To take what we see when we look into a mirror and somehow leave that experience with a positive feeling just doesn’t make any sense at all. The mirror reveals every blemish, every imperfection, and every bit of well-worn evidence of our age and of our aging. All that is required to see the truth is that we take a realistic look.
But we don’t.
Instead, something odd happens. We see the faults, but quickly go through the exercise of covering them up, as if by the application of some mysterious mental concealer. Our perspective easily warps what our eyes can plainly see. Our minds excuse the faults and focus on the more pleasing aspects of our appearance. It’s a pretty neat trick.
We walk away feeling confident that the world sees us as we see ourselves.
The world doesn’t see us that way.
This is not to say that we are hideous creatures who should wear masks to spare others from glimpsing our decaying selves. It’s simply a commentary on how suspect and malleable our powers of perception can be.
We may be okay with the way that we look – overall, but the sad truth is that we probably looked better yesterday than we do today. Tomorrow will likely be worse. And so it goes.
This reality is counter to our impulse to be better than we were before.
We try to reverse the process of aging, but all attempts are futile; temporary at best. There’s nothing inherently wrong with wishing that these transitory vessels of ours would hold up against the strain of living. Fortunately, our weather-beaten exteriors are only part of our story. We would all do well to focus more on improving our minds, souls, and spirits than on the outward representation of ourselves.
Nature has its own rules.
This misconstruction of evidence continues when we interpret the world. Since we are looking outward, we are absent from this view. We are observers. Our placement in the world is of our own imagining. Only this skewed image of ourselves – contrived from our filtered reflection – occupies the world that we can see.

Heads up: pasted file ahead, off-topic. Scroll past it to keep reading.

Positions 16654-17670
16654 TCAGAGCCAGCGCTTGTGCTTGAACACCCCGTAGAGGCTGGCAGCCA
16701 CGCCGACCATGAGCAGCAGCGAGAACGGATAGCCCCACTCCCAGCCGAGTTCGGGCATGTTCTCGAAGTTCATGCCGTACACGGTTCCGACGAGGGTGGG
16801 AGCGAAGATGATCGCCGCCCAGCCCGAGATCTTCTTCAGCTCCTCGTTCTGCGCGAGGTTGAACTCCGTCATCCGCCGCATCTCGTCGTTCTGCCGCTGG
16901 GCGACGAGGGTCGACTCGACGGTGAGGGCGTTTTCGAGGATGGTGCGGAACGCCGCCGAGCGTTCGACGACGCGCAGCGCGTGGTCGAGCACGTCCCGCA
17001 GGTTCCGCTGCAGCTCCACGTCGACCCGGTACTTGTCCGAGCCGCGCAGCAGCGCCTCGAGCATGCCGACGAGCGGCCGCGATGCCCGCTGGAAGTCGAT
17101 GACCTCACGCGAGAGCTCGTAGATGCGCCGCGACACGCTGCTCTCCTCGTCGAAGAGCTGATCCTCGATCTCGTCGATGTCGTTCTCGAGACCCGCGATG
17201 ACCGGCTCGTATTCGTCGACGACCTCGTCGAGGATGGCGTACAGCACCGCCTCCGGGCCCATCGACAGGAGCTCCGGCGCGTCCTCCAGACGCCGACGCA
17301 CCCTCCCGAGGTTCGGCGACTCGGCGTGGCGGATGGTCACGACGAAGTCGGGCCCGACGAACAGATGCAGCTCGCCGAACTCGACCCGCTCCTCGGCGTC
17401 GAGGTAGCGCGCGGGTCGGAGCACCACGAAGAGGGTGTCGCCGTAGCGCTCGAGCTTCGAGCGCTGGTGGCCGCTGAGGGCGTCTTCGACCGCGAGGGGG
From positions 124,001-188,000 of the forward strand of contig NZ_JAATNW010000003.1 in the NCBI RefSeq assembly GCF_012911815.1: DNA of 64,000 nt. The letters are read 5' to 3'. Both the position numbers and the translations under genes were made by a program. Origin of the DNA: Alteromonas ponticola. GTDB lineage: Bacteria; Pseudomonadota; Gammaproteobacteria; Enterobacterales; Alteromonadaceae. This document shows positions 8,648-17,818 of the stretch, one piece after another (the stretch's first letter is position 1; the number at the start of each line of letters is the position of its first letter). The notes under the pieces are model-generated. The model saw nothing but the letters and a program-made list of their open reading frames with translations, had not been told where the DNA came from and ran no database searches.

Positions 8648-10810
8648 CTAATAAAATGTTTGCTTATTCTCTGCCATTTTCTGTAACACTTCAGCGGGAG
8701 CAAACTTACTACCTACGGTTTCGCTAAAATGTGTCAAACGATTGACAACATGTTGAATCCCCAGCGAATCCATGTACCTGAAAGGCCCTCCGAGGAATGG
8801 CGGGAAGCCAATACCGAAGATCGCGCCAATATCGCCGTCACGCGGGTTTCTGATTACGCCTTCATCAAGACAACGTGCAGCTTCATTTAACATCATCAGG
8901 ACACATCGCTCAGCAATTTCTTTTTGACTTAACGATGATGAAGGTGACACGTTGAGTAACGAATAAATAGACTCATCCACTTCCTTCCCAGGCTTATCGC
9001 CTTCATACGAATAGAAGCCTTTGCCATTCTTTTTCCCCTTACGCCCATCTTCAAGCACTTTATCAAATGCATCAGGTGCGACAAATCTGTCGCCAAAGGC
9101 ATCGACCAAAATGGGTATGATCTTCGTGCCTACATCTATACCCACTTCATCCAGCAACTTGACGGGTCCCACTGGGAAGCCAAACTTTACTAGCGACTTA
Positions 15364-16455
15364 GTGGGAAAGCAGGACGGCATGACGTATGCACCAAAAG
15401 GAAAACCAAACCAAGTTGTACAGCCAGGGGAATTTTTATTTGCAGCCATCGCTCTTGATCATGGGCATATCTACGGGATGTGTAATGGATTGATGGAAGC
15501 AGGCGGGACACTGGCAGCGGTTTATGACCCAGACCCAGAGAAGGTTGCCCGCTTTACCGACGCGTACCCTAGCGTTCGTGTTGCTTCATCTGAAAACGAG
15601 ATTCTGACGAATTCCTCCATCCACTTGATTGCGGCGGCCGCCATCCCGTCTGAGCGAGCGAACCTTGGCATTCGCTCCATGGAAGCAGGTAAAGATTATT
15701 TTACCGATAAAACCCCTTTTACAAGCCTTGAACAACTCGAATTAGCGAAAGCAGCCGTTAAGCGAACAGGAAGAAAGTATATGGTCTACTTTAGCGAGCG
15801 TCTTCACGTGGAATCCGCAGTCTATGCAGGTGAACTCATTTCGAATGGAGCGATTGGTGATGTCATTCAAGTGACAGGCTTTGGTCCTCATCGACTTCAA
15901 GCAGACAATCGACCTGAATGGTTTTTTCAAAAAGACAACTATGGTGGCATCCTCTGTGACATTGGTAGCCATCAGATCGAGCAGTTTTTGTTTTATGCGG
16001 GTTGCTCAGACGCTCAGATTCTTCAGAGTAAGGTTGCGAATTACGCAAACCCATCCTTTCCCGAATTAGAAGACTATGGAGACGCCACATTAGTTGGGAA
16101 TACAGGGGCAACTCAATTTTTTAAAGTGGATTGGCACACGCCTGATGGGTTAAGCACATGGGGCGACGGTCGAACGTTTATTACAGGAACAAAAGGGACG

When I look out of my bedroom window, I don’t see homelessness. I don’t see hunger. I don’t see blight. I see trees stripped of their foliage, swaying in the wind, yearning for the end of winter. Some of the naked branches will succumb to the heavy ice that pulls them downward until they are snapped from the tree. Other, stronger branches withstand nature’s assaults, but are damaged to such a degree that they will never sprout leaves again. Those bare branches will look out of place come spring – awkwardly sticking out among their leaved equals. Their bareness provides other living things with neither shelter nor nourishment.
They’re still part of the tree, but they are essentially dead. Only they did not have the courtesy to fall to the ground – their decaying remnants providing nutrients to the soil.
People are not trees.
The homeless, the hungry, and those who live in blight may not be in my field of view, but they are there – either on the next street, in the next town, or in a city across the river.
We ought not to leave to nature the things that we can address ourselves.
When people need help, they should receive it. When people are hungry, they should be fed. All factors that contribute to blight, like the dark side of capitalism, should be among the things that are discussed and addressed by our leaders and by us.
To fail to see what is happening is a choice – a cynical choice to garble what your eyes can plainly see. To offer as explanation that, “There will always be poor,” is to deny your own culpability. To endorse the politics of disenfranchisement is a contemptuous way to live. To claim that the U.S. cannot afford to do more for its citizens is to be telling a lie.
Hold up your mirror. Look past your reflection and see the world beyond yourself. People are hurting. If the Supreme Court can regard corporations as people, then I surely can’t be faulted for insisting that governments are people too – as in of, by, and for the people.
My government, if it were truly a reflection of me, would almost always choose butter over guns. What about yours?
How much suffering over the last twelve years (here and abroad) could have been averted if we were to have spent these amounts elsewhere?
“No refunds allowed,” says Halliburton.
“No more money for killing,” say I.